Thread-local storage (TLS) is a computer programming method that uses static or global memory local to a thread.

This is sometimes needed because normally all threads in a process share the same address space, which is sometimes undesirable. In other words, data in a static or global variable is normally always located at the same memory location, when referred to by threads from the same process. Variables on the call stack however are local to threads, because each thread has its own stack, residing in a different memory location.

Sometimes it is desirable that two threads referring to the same static or global variable are actually referring to different memory locations, thereby making the variable thread-local, a canonical example being the C error code variable error number.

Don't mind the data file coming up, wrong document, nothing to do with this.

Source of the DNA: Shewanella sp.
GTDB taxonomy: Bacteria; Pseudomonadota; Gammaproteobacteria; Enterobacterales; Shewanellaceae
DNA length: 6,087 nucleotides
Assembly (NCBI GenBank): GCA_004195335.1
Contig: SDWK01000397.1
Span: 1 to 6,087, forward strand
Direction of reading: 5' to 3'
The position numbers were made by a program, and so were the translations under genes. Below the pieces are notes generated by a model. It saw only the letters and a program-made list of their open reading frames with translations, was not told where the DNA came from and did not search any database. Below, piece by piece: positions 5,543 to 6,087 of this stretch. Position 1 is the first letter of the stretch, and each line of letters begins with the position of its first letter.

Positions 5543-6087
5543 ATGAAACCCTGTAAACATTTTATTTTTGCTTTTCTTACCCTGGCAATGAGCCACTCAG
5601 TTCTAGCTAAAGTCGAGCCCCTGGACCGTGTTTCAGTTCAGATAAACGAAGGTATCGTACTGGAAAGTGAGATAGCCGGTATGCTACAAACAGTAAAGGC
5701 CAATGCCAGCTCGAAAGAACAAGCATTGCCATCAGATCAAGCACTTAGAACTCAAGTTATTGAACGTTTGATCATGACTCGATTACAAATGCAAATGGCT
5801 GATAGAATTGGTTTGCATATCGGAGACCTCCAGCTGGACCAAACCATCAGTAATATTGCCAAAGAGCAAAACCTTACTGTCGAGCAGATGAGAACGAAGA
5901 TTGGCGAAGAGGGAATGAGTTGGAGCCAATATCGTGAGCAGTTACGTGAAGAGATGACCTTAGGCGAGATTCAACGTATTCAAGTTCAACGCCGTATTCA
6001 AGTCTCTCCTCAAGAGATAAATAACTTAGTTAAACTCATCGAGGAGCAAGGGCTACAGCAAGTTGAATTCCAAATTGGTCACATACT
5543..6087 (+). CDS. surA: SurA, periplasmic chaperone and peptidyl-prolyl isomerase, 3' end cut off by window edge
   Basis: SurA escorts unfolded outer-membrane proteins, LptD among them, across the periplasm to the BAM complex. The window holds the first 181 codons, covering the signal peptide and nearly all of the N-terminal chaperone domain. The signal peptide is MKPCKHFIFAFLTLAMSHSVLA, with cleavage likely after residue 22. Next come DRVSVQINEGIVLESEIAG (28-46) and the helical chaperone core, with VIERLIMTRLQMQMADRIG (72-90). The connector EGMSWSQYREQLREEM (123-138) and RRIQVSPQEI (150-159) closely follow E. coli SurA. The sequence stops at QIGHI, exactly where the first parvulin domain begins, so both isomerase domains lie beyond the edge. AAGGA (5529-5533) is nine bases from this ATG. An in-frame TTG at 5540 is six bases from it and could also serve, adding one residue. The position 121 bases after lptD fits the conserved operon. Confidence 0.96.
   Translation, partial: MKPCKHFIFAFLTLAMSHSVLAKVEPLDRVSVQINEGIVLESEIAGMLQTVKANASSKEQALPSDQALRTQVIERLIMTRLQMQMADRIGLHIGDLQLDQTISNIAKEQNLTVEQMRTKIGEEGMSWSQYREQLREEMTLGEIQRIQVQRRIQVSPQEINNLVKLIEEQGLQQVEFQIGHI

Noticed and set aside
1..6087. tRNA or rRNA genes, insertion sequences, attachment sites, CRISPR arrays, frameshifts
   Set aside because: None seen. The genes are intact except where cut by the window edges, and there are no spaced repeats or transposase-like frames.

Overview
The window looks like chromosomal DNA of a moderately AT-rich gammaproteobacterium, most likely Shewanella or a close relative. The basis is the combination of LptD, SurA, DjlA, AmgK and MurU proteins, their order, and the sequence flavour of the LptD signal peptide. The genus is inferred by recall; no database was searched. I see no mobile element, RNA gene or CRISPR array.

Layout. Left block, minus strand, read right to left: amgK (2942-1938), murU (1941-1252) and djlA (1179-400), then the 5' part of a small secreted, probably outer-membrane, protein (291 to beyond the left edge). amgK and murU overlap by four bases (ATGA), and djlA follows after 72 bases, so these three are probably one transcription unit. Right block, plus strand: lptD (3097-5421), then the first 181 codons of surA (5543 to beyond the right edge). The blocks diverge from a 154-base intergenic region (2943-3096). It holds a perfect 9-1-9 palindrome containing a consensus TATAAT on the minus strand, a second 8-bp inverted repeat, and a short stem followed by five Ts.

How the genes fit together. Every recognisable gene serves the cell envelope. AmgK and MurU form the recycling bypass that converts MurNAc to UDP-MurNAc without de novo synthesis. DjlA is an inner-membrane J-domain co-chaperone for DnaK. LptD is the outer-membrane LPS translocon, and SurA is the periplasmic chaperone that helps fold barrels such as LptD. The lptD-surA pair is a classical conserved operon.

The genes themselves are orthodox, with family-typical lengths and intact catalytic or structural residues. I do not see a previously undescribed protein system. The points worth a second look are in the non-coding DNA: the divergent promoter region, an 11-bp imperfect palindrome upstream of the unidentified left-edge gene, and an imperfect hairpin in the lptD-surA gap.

If it is possible to make at least a memory address sized variable thread-local, it is in principle possible to make arbitrarily sized memory blocks thread-local, by allocating such a memory block and storing the memory address of that block in a thread-local variable.


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